NOTE: Just because something is really cool in a lab setting does not mean you can do this at home.

The case in point: The Electric Pickle.  This activity is amazing in a controlled lab setting and when it is performed by someone who knows what to do. At home you might kill yourself if you do this incorrectly.

8.  What are the concepts, vocabulary and materials appropriate for the grade level?
Let’s take acid rain as an example. I had a terrible time with a group of grade 4 students when they were examining acid rain. They asked what would happen if they got caught in an acid rain storm. I told them they would get wet. They presumed all “acid” would burn your flesh off.  Too many sci fi movies.  So I had to explain “acid” which then led to pH and the science of acid and bases, which was way above their grade level.

9.  What other things do you need to consider when pitching or writing a book?
Generally you have to use things that are universally available around the world, but you cannot call them by their trade name.  So Saran Wrap, is plastic wrap, Kleenex is facial tissue, Joy is dishwashing liquid.  If you are photographing these for an activity you must block off all identifiable logos and markings.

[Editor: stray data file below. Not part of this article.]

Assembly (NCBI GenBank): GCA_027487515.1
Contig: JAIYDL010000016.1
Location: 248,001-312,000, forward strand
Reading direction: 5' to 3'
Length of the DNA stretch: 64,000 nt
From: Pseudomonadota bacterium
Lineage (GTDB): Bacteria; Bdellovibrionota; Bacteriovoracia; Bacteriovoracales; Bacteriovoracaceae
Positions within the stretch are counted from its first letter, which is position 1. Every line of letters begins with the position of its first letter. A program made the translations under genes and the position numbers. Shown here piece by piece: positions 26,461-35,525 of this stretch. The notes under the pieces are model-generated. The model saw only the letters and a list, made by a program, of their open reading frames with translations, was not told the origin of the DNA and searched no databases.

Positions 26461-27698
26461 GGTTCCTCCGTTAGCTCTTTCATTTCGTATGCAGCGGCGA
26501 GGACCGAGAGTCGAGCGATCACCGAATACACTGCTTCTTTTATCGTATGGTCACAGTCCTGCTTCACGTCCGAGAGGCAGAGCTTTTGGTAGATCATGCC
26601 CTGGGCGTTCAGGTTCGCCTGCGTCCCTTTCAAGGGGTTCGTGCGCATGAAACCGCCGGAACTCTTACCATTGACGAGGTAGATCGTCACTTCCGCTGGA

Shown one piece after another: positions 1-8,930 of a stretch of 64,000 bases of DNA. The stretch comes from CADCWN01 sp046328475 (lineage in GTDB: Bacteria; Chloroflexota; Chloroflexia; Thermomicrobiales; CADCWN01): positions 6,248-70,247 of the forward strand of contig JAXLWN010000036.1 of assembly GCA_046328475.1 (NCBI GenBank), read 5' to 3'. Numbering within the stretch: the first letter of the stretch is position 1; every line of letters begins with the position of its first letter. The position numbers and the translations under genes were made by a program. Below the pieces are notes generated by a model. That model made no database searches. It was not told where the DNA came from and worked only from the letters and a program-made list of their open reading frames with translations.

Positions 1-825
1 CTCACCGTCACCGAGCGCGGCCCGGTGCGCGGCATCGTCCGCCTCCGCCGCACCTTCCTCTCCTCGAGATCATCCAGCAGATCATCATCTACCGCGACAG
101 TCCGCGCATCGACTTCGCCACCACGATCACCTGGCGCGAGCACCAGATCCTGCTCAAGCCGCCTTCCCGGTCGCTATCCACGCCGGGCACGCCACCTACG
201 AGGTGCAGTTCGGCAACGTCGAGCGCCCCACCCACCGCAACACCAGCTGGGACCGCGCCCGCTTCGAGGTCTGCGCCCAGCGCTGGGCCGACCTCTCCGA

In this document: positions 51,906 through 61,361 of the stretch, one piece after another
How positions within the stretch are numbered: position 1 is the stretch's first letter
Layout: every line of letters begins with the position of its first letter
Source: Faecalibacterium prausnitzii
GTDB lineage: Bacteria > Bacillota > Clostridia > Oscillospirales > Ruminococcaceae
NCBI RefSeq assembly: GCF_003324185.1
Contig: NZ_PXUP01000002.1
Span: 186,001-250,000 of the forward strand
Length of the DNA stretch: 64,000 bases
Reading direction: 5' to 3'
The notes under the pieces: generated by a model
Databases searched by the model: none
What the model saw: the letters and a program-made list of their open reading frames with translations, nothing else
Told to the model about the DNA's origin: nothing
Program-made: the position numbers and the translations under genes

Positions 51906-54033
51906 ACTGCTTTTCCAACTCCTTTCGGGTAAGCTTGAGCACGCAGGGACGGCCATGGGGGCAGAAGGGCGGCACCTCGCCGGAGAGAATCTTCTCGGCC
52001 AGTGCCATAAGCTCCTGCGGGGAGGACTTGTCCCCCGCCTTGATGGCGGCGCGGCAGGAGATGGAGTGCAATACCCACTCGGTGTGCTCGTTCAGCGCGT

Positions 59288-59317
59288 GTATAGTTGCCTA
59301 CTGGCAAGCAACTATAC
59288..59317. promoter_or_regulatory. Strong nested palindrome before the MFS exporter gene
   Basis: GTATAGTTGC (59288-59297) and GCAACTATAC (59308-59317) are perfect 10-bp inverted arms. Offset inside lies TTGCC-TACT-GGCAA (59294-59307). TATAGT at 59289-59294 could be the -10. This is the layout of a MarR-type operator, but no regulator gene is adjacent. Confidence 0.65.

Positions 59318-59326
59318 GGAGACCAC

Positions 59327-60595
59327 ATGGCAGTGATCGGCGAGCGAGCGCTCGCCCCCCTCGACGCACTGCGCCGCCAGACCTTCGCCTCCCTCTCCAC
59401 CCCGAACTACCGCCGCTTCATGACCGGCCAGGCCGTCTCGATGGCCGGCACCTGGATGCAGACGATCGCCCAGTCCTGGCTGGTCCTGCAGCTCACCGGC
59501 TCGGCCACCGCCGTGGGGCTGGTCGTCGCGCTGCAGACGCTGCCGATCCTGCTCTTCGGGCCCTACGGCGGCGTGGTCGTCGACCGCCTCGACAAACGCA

You will need to write short sentences, with exact word counts.  If you publisher says you have 200 words / chapter with a DYK or sidebar of 20 words, that’s what you need to submit.

Try not to date the book. A great example of this is one chapter in Science Around the World, where we said that someday flat screen tvs would be everywhere.  If you are sending photos for a book, no T-shirts with logos or writing.  No slang.

Always have an equal number of girls to boys and make sure the girls are active and not passive in photographs or illustrations.  Also include children of different ethnic backgrounds and if possible a child with a visible handicap.